History Cambridge returns to Central Square Sunday for a food tour bringing out city flavor
As a source of physical and emotional sustenance, food is tied intricately to our survival as individuals and as a community. During the 20th century, food also played an important role as a means by which Cambridge visitors and residents could learn about and connect with their neighbors across racial, ethnic and class lines.
On Sunday, History Cambridge hosts a food tour of Central Square featuring tastings and behind-the-scenes stops at La Fábrica Central, The Middle East and Artifact Cider Project. We will sample delicious food and drinks and hear from insiders at each stop about their history in Central Square and their work in the community. Between stops, the tour will highlight locations and moments in Cambridge history in which the sharing of ethnic cuisines helped raise awareness and understanding of the area’s rich cultural mosaic. This tour is based on a guided tour History Cambridge debuted in the fall, when we explored the food and immigration experiences of Cambridge residents from Lebanon, India, Tibet, the Dominican Republic, China, Syria and Eritrea.
As waves of immigrants arrived from all corners of the globe, Cambridge as a whole – and Central Square in particular – expanded its culinary horizons to include the cuisines of these new Cantabrigians who had come to work, study and live in an increasingly diverse city. Restaurateurs diversifying to meet the demand for a broader array of foods let native-born Cambridge residents expand their palates, learning about the cuisine and the culture of their immigrant neighbors.
At The Middle East, traditional Lebanese food has helped remind immigrant diners of the cuisine they left behind and introduced many Cantabrigians to the cuisine. Food has been a natural convener of Tibetans in exile, and the establishment of Rangzen Tibetan Place and other Tibetan restaurants in the area has allowed immigrants maintain ties to their ethnic heritage while also building community ties with residents of other backgrounds. And the combination of food and music at La Fábrica Central makes it a gathering place for Dominicans from across the region to come together, as well as for non-Dominicans to experience Latin American and Caribbean cuisine.
Public art depicting food and shared meals also plays an important part in the culture of Central Square and will be featured on the tour.
One side of the Middle East features the “Crosswinds” mural by artist Daniel Galvez. Painted in 1992, this mural depicts the diverse community of Central Square, with some of the figures based on real locals. “I love Central Square. You hear different accents wherever you go, smell different spices in the ethnic restaurants. There’s a wonderful multicultural spirit here, and I’m trying to capture that,” Galvez said. In Cambridge – and Central Square in particular – public art is often short-lived as artists repurpose or replace what has come before. But “Crosswinds” proved so enduring and beloved that Galvez was asked to restore it in 2017, making it one of the longest-lived murals in the city.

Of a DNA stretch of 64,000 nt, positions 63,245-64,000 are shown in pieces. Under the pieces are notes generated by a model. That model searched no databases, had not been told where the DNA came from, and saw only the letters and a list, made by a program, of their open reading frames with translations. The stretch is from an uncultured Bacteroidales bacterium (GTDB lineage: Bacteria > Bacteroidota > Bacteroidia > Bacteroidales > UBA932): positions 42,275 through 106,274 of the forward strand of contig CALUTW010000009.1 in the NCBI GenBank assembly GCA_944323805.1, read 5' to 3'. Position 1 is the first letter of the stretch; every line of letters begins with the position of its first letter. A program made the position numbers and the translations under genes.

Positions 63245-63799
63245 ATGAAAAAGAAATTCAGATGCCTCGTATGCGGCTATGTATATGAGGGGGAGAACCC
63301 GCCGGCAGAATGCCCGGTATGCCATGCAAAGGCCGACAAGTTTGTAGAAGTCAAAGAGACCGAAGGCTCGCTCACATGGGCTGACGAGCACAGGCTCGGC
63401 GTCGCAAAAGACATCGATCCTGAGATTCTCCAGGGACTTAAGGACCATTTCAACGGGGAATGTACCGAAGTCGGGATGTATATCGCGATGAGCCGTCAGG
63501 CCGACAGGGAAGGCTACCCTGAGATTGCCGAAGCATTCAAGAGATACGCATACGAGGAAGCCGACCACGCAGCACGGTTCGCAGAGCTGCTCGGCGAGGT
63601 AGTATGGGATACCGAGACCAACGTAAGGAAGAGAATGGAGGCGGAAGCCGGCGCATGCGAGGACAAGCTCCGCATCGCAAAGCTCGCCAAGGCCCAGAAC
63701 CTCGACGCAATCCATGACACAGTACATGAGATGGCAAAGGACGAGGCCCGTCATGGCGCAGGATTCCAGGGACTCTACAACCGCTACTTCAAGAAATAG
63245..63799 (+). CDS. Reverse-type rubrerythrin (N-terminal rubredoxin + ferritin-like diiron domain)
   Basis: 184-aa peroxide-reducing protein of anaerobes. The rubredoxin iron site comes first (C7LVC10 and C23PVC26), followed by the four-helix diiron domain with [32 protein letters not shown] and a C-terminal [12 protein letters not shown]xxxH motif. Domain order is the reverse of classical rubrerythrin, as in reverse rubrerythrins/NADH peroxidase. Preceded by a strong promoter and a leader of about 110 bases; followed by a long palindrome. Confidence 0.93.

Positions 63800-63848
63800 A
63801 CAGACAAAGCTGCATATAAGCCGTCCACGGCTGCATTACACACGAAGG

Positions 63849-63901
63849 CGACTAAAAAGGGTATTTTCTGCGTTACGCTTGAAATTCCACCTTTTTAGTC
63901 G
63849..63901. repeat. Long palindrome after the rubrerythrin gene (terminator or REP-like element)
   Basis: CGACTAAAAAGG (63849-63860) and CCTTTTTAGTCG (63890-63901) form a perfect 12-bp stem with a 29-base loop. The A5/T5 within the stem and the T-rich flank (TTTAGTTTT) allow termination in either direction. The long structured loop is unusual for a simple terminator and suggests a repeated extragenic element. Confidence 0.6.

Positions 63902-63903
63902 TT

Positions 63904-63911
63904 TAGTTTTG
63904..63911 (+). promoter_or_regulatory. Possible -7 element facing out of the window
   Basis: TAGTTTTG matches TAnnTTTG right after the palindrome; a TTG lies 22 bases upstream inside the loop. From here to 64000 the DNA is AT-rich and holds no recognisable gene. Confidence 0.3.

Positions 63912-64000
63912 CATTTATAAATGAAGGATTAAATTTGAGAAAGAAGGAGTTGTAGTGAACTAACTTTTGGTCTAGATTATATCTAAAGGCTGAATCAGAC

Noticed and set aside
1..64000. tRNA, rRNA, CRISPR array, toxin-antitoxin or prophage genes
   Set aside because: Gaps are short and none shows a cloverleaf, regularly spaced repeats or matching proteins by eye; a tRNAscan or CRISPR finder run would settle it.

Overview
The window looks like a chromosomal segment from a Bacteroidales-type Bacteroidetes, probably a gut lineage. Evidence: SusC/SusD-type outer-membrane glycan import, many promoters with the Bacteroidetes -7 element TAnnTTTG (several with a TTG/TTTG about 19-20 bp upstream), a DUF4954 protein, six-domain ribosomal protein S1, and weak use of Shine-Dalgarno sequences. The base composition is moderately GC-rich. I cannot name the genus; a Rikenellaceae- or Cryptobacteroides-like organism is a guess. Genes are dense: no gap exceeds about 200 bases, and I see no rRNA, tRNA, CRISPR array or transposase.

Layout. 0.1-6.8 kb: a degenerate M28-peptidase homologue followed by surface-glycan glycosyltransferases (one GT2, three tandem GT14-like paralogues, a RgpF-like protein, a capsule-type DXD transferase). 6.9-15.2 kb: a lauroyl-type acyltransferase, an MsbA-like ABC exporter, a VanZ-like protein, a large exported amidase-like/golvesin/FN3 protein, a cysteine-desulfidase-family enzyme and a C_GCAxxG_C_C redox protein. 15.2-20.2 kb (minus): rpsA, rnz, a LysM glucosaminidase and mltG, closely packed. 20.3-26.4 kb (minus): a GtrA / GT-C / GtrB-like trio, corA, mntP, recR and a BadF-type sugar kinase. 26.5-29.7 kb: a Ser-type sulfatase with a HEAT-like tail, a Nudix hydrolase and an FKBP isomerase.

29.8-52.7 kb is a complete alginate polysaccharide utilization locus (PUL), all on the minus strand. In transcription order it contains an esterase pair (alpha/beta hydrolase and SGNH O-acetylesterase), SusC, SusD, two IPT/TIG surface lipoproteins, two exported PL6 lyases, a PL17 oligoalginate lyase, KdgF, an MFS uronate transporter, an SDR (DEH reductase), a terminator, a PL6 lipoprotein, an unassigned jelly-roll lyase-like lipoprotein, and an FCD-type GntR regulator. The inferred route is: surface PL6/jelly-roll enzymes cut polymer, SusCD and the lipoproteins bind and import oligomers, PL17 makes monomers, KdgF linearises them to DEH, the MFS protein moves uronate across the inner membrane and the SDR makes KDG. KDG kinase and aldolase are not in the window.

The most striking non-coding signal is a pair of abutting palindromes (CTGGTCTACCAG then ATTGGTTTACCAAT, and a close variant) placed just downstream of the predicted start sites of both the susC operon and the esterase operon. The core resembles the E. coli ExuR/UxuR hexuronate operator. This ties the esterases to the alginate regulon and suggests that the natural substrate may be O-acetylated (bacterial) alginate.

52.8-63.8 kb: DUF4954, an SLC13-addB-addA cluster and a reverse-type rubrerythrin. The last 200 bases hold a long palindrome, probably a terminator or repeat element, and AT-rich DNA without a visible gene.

“The Potluck” is a 2,000-square-foot mural designed, painted and imagined by Cambridge artist David Fichter and more than 60 others, including many locals. It illustrates a potluck scene with residents from The Port neighborhood and is meant to display a multi-ethnic image of the community. Many of the faces depicted represent community members who stopped by as he was painting, Fichter said in one oral history. Fichter’s choice to portray residents sharing a communal meal highlights the ability of food to bring people together and the diverse food traditions of Central Square.
Through its restaurants, public art and engagement with the broader Cambridge community, Central Square has become a prime location for those seeking good food, good company and the experience of a dynamic, multicultural destination. The stories many of these people and institutions tell are the stories we at History Cambridge want to collect and share. Join us Sunday to eat, drink, learn and support our mission to tell the stories of all Cantabrigians.
About History Cambridge
History Cambridge started in 1905 as the Cambridge Historical Society. Today we have a new name, a new look and a whole new mission.
We engage with our city to explore how the past influences the present to shape a better future. We strive to be the most relevant and responsive historical voice in Cambridge. We do that by recognizing that every person in our city knows something about Cambridge’s history, and their knowledge matters. We support people in sharing history with each other – and weaving their knowledge together – by offering them the floor, the mic, the platform. We shed light where historical perspectives are needed. We listen to our community. We live by the ideal that history belongs to everyone.
Our theme for 2022 is “How Does Cambridge Work?” Make history with us at cambridgehistory.org.
Beth Folsom is program manager for History Cambridge.